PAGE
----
Learning - Linux Academy and Pluralsight
One of my guilty pleasures is that I listen to a great many prodcasts about the Linux desktop - as opposed to linux as an entity in an enterprise. I’m a silent FOSS nerd. I voraciously consume all of the Jupiter Broadcasting shows, Late Night Linux, The Ubuntu Podcast, The Bug Report, you name it - I probably listen to it.
One spin off from this is that the advertising on the Jupiter Broadcasting shows has worked on me. I purchased a discounted Linux Academy subscription recently and have been working through the vast amount of content that they have.
So far so good.
I joined a LUG!
A new podcast kicked off this year, hosted and run by the folks from the Dublin Linux User Group! It’s called Linux Lads and is awesome, you should listen to it, and the LUG visits so far have been enjoyable. I’m looking forward to getting to know the Lads (and the occasional Lass) better in 2019!
Onto 2019. What next.
Looking at my mini projects list I have an ever growing list of things that demand investigation and attention. I have a habit of changing tack frequently and taking violent swerves down previously undocumented rabbit holes, so making a list of things to achieve for 2019 might be an exercise in futility. But at the very least it makes for interesting reading in 12 months.
- Finish off the NAS services
There are two main things there:
- Finish off the series of articles that I have waiting in the drafts folder here that describe all the work I did in setting up the jails to be just so. I’ve done all the work, I really just need to document it it all.
- The second thing is to be critical about the things that irritate me about the current setup e.g. the way I have IPFW set up, there’s a race condition when I start an OpenVPN jail. I also have to log onto a VPN client jail to see if the VPN is actually working. I’d like to setup consul to do some reporting on the state of these services, and to act as a supervisor/ config repo for them.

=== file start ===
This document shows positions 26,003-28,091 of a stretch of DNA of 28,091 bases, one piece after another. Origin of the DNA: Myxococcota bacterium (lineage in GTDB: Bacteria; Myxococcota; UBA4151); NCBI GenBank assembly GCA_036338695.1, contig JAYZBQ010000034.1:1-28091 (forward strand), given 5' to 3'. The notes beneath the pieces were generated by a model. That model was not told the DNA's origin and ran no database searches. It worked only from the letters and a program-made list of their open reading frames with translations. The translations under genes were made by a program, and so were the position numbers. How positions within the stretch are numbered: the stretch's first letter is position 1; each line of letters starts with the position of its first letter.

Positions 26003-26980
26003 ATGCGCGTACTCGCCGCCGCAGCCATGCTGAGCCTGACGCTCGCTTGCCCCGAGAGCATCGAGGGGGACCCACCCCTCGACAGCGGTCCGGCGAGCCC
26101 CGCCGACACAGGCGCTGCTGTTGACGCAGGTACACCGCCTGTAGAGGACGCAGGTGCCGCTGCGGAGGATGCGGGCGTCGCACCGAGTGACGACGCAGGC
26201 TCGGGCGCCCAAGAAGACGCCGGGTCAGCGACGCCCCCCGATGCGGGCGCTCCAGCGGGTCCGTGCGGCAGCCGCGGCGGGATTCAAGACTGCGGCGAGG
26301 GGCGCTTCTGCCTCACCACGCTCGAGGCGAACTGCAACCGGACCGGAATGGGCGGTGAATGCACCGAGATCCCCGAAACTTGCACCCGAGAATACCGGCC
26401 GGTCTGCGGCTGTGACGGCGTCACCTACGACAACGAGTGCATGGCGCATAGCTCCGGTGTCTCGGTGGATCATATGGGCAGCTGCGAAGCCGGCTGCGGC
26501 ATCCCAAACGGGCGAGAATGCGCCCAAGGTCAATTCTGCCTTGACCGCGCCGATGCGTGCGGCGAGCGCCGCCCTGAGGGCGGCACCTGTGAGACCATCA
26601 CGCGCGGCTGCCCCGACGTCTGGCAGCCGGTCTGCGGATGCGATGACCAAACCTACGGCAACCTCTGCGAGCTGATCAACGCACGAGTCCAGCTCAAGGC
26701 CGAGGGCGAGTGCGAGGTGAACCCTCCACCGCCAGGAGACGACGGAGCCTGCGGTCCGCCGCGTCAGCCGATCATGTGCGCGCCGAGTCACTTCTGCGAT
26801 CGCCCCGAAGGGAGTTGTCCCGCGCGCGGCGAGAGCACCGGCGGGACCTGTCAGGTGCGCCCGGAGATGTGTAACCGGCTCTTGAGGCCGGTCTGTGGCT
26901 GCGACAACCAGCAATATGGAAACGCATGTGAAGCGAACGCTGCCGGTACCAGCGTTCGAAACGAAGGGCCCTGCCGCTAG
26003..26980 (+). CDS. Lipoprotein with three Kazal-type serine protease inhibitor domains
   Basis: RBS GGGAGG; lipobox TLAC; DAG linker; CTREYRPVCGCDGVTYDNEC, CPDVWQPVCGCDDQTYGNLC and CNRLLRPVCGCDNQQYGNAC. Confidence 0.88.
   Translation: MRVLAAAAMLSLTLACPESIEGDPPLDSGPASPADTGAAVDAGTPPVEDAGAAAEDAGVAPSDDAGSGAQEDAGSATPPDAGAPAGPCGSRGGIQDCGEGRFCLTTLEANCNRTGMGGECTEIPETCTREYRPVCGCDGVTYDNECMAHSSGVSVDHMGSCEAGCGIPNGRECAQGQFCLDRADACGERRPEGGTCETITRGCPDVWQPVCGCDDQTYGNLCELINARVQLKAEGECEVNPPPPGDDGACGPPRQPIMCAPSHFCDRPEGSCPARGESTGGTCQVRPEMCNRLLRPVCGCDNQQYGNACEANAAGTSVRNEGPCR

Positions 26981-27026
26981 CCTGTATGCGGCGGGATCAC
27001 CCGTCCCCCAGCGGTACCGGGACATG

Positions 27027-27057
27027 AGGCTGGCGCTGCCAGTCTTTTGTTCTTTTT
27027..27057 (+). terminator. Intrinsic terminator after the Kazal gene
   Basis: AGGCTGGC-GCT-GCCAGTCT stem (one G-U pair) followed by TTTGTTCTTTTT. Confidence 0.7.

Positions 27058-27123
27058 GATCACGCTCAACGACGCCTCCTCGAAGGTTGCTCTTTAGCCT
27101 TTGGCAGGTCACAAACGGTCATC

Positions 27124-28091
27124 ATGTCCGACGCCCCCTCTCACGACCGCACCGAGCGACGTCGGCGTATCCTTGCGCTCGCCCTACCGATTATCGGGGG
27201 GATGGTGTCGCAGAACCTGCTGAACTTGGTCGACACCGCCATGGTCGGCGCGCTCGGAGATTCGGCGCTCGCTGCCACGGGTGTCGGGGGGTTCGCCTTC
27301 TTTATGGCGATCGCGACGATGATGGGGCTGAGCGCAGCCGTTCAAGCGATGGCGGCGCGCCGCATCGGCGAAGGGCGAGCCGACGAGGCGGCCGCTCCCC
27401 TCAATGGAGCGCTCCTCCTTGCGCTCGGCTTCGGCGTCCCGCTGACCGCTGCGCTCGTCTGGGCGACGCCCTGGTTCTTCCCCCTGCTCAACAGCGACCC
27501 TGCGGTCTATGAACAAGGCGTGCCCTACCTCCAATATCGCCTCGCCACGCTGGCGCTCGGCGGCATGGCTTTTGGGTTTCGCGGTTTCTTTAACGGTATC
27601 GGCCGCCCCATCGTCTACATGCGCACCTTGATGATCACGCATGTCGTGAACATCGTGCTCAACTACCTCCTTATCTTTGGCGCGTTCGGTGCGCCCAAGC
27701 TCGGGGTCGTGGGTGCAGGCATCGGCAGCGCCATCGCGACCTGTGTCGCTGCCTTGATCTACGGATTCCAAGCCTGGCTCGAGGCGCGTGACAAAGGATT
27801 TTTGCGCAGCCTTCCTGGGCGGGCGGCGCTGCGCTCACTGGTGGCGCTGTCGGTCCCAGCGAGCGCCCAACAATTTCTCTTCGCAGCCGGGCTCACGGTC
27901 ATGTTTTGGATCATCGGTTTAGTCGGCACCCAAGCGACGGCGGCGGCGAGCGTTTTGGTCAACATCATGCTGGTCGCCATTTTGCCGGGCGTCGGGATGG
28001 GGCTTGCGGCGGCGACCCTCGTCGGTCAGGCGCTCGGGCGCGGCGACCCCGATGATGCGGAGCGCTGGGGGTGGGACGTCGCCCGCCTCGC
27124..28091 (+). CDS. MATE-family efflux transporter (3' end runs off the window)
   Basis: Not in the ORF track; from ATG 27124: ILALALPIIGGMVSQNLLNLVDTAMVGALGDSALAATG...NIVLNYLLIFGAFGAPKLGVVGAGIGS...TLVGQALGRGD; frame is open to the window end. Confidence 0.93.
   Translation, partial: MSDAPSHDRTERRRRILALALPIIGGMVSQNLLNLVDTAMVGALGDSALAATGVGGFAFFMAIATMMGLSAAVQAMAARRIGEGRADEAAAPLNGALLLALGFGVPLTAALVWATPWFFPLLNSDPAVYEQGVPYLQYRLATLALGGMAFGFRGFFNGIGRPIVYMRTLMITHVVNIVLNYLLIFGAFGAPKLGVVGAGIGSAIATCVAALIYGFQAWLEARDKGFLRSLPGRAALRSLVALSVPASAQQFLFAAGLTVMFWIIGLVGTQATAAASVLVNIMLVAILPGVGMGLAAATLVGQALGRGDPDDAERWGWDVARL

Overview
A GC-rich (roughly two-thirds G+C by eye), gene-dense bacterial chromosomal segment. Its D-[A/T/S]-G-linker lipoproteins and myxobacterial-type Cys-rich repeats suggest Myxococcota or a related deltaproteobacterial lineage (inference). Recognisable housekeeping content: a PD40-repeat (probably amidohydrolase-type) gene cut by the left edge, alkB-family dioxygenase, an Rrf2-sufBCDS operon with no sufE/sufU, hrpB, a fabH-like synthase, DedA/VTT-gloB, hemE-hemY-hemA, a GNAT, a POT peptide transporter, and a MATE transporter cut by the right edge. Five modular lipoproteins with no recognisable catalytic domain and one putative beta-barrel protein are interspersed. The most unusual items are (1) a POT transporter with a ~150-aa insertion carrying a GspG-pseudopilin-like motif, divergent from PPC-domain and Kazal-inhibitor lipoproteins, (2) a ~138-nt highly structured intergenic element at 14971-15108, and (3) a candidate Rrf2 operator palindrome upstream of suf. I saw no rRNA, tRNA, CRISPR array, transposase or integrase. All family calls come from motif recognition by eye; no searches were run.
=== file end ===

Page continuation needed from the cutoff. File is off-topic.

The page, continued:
- The big K
I haven’t documented it here yet, but ‘The Great Project for 2019’ 2 has already kicked off. I was lucky enough to go to O’Really Velocity in London this year, and the experience kind of set my head on fire. So I have this itch to become a Kubernetes expert now. The reason why this has turned into project is that I have scooped up some reasonably priced Dell R610’s and I now have a mini-datacentre humming away in my study. Some sub-goals of this initiative:
Become au fait with installing kubernetes clusters. At first it seems like a bewildering set of components that go into setting up this infrastructure that’s meant to keep things simple, but there’s really a finite set of core components and a cottage industry of things that plug in around the edges.
Run all the things - including awkard things that need storage like zookeeper and kafka. Figure out how to do that easily and repeatably.
- The big clean
So my study has turned into warm, noisy dumping ground of project left overs and household paperwork. I am employing the help of Marie Kondo to help me bring joy back into my physical surroundings. This has to happen. I am finding the clutter harder and harder to deal with, mostly because it’s my fault.
Goodbye 2018. Bring on 2019. I’m ready for you.
- 2018_journey.jpg, Sean Griffin, https://pixabay.com/en/landscape-dublin-ireland-road-2315014/, CC0 Creative Commons